Humanizing the Undead: Are Murderous Zombies Passé?
This weekend Maggie, a film about a father who stays by his daughter’s side after she becomes infected by a zombie virus, received a limited theatrical release. It has received mostly positive reviews, with many of the positives pointing out the unique take on the zombie genre. This is mostly a true statement, but it’s not the first film (or television show, for that matter) to take one of its zombie characters and put them at the forefront of the narrative. With films like Warm Bodies and Life After Beth, and TV series like the CW’s iZombie(which just scored a second season), the humanization of zombies has become the new trend. Are the murderous zombies of some of the best horror classics a thing of the past?
Ever since George A. Romero’s Night of the Living Dead was released in 1968, zombies became synonymous with undead flesh-eating cannibals. Though it was hardly the first zombie movie ever made (that would be 1932’s White Zombie), it redefined the term “zombie” in the horror genre.
Nearly 50 years later, Romero’s undead zombies have arguably lost a bit of their luster. We saw a resurgence in the genre back in 2004 with Zack Snyder’s Dawn of the Dead remake (running zombies!), and AMC’s The Walking Dead is the most-watched show on cable television. Other than 2013’s World War Z, which grossed $540 million worldwide, zombies in film haven’t made much of a splash.
What we have seen recently is a trend in making a zombie the main characters of their own vehicles. In Warm Bodies, we actually get to hear R’s very human thoughts. He’s just incapable of vocalizing them. This was taken one step further in Life After Beth, as we were able to slowly witness one girl devolve from a human being to a full blown zombie (very much like Maggie, but from a comedic point of view). Now, with iZombie, we have a “living,” breathing, talking zombie (named Liv, no less) who is the heroine of the show!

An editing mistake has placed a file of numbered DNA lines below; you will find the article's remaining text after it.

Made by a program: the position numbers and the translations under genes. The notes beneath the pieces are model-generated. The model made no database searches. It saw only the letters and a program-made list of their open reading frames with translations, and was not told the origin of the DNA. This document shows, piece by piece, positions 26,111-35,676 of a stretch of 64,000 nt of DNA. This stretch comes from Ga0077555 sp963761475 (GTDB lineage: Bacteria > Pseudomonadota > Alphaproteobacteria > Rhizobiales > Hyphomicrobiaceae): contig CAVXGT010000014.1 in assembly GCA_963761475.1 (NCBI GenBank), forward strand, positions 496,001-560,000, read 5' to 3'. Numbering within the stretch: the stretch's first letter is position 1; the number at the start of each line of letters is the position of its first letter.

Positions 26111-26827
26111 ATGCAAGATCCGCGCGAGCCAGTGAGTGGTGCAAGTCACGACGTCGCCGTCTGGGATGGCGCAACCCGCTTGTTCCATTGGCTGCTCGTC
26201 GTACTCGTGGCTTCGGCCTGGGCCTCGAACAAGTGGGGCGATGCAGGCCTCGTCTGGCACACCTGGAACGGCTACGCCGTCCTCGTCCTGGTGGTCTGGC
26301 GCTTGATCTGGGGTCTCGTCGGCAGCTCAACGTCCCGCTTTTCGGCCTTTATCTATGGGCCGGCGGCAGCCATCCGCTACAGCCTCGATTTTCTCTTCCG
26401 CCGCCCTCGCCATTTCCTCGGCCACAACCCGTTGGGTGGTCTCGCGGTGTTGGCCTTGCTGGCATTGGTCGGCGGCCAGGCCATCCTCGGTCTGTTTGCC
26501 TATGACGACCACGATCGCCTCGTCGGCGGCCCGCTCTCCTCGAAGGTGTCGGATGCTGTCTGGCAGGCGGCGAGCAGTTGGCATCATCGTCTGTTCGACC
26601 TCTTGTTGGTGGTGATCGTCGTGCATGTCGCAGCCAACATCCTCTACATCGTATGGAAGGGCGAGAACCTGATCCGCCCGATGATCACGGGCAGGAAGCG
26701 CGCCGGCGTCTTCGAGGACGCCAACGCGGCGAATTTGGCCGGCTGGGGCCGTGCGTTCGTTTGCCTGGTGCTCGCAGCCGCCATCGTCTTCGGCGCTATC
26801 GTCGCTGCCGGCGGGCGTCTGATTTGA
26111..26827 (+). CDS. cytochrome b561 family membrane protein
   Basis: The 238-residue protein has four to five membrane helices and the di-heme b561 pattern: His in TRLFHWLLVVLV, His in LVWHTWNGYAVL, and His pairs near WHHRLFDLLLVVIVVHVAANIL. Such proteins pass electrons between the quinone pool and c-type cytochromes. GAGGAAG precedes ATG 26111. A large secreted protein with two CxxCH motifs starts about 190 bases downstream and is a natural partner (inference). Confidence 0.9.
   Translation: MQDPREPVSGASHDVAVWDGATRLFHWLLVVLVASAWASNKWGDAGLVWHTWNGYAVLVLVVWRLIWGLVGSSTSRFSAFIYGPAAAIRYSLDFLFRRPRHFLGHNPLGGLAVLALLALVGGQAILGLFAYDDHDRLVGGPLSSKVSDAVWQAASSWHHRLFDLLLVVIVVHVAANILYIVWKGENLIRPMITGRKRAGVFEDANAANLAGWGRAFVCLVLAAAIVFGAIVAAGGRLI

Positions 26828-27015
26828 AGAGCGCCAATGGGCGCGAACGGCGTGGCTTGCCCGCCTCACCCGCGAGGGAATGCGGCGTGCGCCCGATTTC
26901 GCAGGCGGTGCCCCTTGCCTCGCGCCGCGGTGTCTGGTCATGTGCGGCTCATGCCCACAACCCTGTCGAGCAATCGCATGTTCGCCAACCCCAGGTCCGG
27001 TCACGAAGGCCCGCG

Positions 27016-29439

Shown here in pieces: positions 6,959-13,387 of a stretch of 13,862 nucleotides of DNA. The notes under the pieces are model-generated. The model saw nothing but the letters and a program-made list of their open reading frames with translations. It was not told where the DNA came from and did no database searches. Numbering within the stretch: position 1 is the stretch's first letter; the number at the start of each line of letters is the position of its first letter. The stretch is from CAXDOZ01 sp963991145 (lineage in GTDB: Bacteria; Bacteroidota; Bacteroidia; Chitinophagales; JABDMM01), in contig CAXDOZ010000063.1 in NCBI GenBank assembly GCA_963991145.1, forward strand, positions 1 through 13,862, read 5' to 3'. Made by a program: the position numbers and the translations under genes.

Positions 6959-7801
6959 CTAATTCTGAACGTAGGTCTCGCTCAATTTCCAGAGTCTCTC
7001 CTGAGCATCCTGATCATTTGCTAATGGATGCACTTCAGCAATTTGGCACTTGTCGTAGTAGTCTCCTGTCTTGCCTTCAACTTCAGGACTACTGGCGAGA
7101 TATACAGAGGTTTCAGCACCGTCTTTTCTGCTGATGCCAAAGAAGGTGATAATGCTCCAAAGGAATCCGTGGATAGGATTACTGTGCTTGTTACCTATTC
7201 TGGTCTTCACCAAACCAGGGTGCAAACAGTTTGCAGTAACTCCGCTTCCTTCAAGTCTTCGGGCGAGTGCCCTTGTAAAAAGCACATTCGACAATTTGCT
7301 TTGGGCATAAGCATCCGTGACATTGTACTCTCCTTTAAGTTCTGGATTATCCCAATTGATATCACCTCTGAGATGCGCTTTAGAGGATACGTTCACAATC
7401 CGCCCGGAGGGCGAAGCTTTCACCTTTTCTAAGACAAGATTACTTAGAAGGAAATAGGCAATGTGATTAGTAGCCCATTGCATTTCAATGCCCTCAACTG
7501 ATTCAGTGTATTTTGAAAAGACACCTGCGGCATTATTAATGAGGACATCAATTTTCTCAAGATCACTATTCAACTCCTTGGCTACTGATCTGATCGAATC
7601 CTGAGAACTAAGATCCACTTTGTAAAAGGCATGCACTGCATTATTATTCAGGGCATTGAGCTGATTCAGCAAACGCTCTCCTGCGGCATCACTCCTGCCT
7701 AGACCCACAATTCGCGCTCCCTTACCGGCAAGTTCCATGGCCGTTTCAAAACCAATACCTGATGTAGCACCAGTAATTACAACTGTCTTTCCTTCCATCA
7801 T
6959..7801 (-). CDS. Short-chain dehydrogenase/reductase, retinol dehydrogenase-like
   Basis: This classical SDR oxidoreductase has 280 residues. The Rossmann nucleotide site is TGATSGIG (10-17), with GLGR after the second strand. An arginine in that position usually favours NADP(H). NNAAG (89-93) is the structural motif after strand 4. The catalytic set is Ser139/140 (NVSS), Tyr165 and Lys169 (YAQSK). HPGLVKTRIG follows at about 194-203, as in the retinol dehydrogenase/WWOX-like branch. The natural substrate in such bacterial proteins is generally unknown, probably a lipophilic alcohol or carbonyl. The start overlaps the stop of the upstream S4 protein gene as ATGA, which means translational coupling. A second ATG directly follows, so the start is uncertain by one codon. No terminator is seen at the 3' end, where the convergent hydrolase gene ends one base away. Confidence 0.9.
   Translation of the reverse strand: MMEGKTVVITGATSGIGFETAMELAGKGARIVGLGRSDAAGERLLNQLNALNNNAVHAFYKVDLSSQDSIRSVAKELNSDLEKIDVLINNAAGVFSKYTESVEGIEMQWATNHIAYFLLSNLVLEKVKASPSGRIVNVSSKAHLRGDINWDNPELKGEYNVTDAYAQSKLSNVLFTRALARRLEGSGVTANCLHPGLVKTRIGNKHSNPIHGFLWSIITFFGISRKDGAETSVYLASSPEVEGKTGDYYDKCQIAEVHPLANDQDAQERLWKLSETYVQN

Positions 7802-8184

It’s an interesting trend, to be sure. After decades of watching countless imitations of Night of the Living Dead, something new had to come along at some point. My question to you is this: do you think the zombies of old have run their course? Sure, all of the movies I have mentioned have also had murderous zombies, but as time goes by, the level of “goodness” in the zombies has increased. The zombie sub-genre has always been one of my least favorite (don’t hate me!), so I actually appreciate this change of direction.
My reason for writing this is not to say that the classic zombie narrative has no originality left in it; but seeing as how more and more films are being released embodying this new trend, it doesn’t seem like Hollywood wants to backtrack. Do you even want to see anything “old school?” Or are you enjoying this new trend in the zombie sub-genre?
Maggie is currently in a limited theatrical release but also available to rent on iTunes and select VOD services.